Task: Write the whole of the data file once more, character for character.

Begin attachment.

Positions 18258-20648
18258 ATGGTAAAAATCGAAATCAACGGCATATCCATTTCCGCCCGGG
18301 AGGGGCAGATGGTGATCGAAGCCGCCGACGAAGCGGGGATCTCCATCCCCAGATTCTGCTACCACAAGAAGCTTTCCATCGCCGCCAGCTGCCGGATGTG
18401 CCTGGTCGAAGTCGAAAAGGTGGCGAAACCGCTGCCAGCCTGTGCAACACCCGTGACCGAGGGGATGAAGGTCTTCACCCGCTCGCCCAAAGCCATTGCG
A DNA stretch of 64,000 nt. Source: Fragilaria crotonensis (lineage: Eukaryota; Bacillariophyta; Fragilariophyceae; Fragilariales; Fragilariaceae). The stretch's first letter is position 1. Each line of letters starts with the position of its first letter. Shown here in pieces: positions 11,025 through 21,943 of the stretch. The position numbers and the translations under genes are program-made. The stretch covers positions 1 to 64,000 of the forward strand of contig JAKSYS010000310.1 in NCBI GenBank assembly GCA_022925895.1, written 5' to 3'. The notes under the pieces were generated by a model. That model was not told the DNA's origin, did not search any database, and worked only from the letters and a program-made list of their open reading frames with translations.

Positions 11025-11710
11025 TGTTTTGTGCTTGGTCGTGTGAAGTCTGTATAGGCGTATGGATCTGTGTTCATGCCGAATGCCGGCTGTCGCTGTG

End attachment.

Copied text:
Positions 18258-20648
18258 ATGGTAAAAATCGAAATCAACGGCATATCCATTTCCGCCCGGG
18301 AGGGGCAGATGGTGATCGAAGCCGCCGACGAAGCGGGGATCTCCATCCCCAGATTCTGCTACCACAAGAAGCTTTCCATCGCCGCCAGCTGCCGGATGTG
18401 CCTGGTCGAAGTCGAAAAGGTGGCGAAACCGCTGCCAGCCTGTGCAACACCCGTGACCGAGGGGATGAAGGTCTTCACCCGCTCGCCCAAAGCCATTGCG
A DNA stretch of 64,000 nt. Source: Fragilaria crotonensis (lineage: Eukaryota; Bacillariophyta; Fragilariophyceae; Fragilariales; Fragilariaceae). The stretch's first letter is position 1. Each line of letters starts with the position of its first letter. Shown here in pieces: positions 11,025 through 21,943 of the stretch. The position numbers and the translations under genes are program-made. The stretch covers positions 1 to 64,000 of the forward strand of contig JAKSYS010000310.1 in NCBI GenBank assembly GCA_022925895.1, written 5' to 3'. The notes under the pieces were generated by a model. That model was not told the DNA's origin, did not search any database, and worked only from the letters and a program-made list of their open reading frames with translations.

Positions 11025-11710
11025 TGTTTTGTGCTTGGTCGTGTGAAGTCTGTATAGGCGTATGGATCTGTGTTCATGCCGAATGCCGGCTGTCGCTGTG